ELECTION 2018: It’s official: California voters will decide on vehicle tax and fee increase repeal
July 3, 2018
Voters in California this fall will get the final word on whether they want to keep vehicle tax and fee increases imposed a year ago.
Gov. Jerry Brown signed into law a year ago a 10-year, $52 billion transportation funding deal to benefit state and local roads, trade corridors, and public transit. Senate Bill 1 passed the Democrat-led statehouse without a vote to spare.
As of Nov. 1, 2017, the new law increased the diesel tax by 20 cents and raised the gas tax by 12 cents. Other vehicle fees in the deal went up Jan. 1, including an increase from 4 percent to 5.75 percent in sales tax applied to diesel purchases.
The additional taxes and fees do not end there. Another 7.5-cent gas tax increase is scheduled to occur in July 2019.
All tax and fee rates are also indexed to inflation to allow for increases in future years.
Since last fall, a Republican-led group worked to obtain signatures as part of a ballot initiative to repeal the tax and fee increases.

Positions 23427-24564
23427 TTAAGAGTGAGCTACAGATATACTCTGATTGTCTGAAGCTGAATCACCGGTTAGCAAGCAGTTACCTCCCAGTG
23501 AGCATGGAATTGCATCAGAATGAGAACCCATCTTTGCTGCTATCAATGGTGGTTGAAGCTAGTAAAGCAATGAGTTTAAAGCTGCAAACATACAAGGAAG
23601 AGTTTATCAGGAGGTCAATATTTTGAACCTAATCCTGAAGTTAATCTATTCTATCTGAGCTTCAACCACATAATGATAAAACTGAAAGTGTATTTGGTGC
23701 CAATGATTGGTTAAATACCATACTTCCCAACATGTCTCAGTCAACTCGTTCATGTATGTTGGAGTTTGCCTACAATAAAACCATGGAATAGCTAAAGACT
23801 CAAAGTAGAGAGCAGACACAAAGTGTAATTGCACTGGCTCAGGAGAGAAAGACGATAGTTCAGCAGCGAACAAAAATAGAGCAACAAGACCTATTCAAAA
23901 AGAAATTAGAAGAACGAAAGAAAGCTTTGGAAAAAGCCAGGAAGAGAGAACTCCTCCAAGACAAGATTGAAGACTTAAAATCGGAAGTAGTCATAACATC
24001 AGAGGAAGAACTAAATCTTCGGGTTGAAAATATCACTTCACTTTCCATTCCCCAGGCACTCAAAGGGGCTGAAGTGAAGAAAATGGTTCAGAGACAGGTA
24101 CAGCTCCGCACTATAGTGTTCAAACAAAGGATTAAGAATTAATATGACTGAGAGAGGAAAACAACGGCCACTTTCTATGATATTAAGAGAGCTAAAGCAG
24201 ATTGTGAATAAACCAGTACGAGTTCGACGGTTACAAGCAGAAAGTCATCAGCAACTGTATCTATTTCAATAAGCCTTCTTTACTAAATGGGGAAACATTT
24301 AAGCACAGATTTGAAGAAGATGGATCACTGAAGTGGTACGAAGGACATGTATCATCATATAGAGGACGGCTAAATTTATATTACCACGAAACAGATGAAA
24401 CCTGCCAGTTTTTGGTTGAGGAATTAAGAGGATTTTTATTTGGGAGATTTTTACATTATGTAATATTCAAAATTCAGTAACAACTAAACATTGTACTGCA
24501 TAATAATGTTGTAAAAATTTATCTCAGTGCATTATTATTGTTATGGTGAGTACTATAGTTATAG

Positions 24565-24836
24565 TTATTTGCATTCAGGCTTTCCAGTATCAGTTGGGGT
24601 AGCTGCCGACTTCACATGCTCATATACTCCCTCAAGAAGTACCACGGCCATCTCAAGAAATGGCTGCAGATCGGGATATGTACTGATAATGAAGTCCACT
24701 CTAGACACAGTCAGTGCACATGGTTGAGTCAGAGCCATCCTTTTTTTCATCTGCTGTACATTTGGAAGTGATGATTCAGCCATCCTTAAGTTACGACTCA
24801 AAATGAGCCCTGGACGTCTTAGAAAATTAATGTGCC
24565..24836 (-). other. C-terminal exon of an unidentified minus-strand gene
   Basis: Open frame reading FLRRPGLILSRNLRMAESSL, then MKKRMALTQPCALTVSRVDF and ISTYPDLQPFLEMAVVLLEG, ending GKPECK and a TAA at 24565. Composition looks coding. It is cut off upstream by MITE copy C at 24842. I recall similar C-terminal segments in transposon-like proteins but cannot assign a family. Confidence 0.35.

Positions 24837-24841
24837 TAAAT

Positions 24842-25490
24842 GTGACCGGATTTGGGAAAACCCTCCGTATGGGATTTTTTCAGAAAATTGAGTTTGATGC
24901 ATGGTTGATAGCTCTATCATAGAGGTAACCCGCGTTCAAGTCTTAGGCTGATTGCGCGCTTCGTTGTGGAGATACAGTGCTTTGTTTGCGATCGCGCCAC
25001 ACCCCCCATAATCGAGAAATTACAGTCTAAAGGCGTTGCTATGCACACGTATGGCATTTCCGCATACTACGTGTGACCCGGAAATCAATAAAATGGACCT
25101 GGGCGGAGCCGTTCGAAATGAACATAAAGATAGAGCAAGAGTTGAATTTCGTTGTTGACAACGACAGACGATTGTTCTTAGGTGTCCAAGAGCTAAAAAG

The California Secretary of State has announced the group obtained the required 585,000 valid signatures to qualify the repeal question for the November 2018 statewide ballot.
Some Republicans say the tax and fee increases put too much of a strain on lower and middle class residents. They add that past fuel tax revenues have gone for other programs – a trend they expect to continue.
The Democratic governor has said the tax and fee increases are necessary to address a $130 billion backlog in deferred in road maintenance. He is defiant about the repeal effort.
⚠️ This flawed and dangerous measure pushed by Trump’s Washington allies jeopardizes the safety of millions of Californians by stopping local communities from fixing their crumbling roads and bridges. Just say no. ? https://t.co/poYNjiPAVA
— Jerry Brown (@JerryBrownGov) June 25, 2018
According to the Los Angeles Times, polls show California voters want to kill the new tax.
Passage of the citizen vote would also amend the state’s Constitution to prevent any future increases without a statewide vote.